Yea.... it's quite a step to be honest. It's evil as well because at first glance it looks to be so very simple but then it turns around and bites you.
I speak from experience as I made this journey starting in 2003. Oh, I had no trainer either so I just learnt via bitter experience.
Know your limitations
I remember the first ever CF application. I was such an idiot..... I wasn't much good at developing back then either. First mistake I made was overestimating CF 1.0. I couldn't possibly imagine that the CF didn't have a read-write datagrid so I specced it...... then found out that oh yes, there wasn't one. So I had to write one myself (and remember I was rubbish at this time too). I hacked one into the existing datagrid (although tbh I should have just started from scratch). I remember that the "delete" function where I had to remove a row and then select the "now currently selected row" was hellish because it would go up or down depending on how many items were in the collection and where the scrollbar was.
There are many times that my desktop development buddies will categorise me as mad when I tell them what i'm working on.
"You're doing manual Xml Parsing? Are you crazy?"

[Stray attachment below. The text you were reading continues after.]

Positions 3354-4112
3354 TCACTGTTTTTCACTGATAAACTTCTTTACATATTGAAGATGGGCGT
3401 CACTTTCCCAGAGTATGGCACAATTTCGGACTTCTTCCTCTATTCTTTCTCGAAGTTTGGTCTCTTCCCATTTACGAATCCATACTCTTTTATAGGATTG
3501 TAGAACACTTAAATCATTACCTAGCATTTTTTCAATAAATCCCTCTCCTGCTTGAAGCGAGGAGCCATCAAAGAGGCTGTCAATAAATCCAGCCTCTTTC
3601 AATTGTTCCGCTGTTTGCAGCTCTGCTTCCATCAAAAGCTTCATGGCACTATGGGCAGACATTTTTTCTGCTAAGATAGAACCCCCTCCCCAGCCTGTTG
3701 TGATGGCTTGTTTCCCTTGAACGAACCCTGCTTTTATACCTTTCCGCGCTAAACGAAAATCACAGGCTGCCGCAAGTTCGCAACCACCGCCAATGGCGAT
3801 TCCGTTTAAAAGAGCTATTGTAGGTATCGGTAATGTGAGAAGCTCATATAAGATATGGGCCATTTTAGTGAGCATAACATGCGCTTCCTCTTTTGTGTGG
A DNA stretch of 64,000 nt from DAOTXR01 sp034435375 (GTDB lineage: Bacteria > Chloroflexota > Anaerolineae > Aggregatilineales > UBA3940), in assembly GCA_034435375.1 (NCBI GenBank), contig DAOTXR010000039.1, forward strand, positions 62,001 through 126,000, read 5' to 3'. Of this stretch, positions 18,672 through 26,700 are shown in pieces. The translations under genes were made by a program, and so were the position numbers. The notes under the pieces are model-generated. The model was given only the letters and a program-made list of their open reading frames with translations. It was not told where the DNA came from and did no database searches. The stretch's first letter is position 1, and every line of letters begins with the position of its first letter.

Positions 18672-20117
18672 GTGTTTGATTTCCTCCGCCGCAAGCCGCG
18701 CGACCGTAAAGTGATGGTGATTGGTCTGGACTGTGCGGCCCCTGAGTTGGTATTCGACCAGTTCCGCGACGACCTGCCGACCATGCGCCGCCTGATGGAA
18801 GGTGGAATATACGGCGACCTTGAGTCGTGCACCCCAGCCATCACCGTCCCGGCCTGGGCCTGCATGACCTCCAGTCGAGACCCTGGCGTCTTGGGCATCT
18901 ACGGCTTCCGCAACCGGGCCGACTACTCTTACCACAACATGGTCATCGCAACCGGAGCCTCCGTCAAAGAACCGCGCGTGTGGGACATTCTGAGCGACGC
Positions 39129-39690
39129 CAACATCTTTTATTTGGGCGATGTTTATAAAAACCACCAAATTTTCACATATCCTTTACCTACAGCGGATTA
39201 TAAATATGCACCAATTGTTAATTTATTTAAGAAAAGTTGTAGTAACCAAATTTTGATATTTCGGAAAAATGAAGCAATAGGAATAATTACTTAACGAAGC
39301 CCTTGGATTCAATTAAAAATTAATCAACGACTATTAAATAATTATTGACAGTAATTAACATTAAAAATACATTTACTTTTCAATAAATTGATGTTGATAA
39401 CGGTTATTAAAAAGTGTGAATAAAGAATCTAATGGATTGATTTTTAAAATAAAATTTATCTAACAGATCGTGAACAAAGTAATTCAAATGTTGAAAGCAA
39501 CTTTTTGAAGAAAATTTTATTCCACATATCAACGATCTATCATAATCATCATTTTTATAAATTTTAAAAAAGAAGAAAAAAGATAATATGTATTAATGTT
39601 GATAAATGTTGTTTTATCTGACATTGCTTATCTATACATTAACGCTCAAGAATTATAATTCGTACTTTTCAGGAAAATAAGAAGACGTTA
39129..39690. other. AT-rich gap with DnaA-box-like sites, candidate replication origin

"Ewwww code gen?"
"You.... re-use your windows forms?"
Yes, working on CF will make you look crazy to outsiders.
This can be taken to extremes but every little does help. If your building a big flexible application then think very carefully about perf. Consider replacing Reflection with codegen. Consider using an XmlReader instead of an XmlDocument. Sure this advice might be crazy in most cases for desktop but for CF it is sensible.
Know your PInvokes
In desktop land you can live in pure managed. No chance of that happening on CF. Some of the simplest things (playing a sound, setting the time, changing the volume, networking, etc etc) still only exist in the unmanaged world in Mobile. OpenNETCF have done an awesome job in exposing some of these but you will always stumble into one or two where you will need to write your own.
There is true, there is false but there is also FILE-NOT-FOUND
PowerManagement, how I love thee. In a usual C# app code goes the way of the logic (like a fork with an IF), perhaps an exception will be thrown and perhaps there will be many threads treading the path of the code. This is already complex. Add into the mix the idea that the power might vanish at any point. That's right, the using statement you were relying on to call Dispose might never call dispose because the device was turned off and then it ran out of power.
Device specific fun
Another big difference in desktop/mobile world is hardware and manufacturers. On the PC you can generally assume that the hardware will be okay and firmware updates should do the job. In CF a firmware update may well kill your code. Some hardware might sorta, kinda work if you bash it round the head in a certain way. Basically your device integration can (worst case) be a big black hole of time. Remember to work this into your estimates.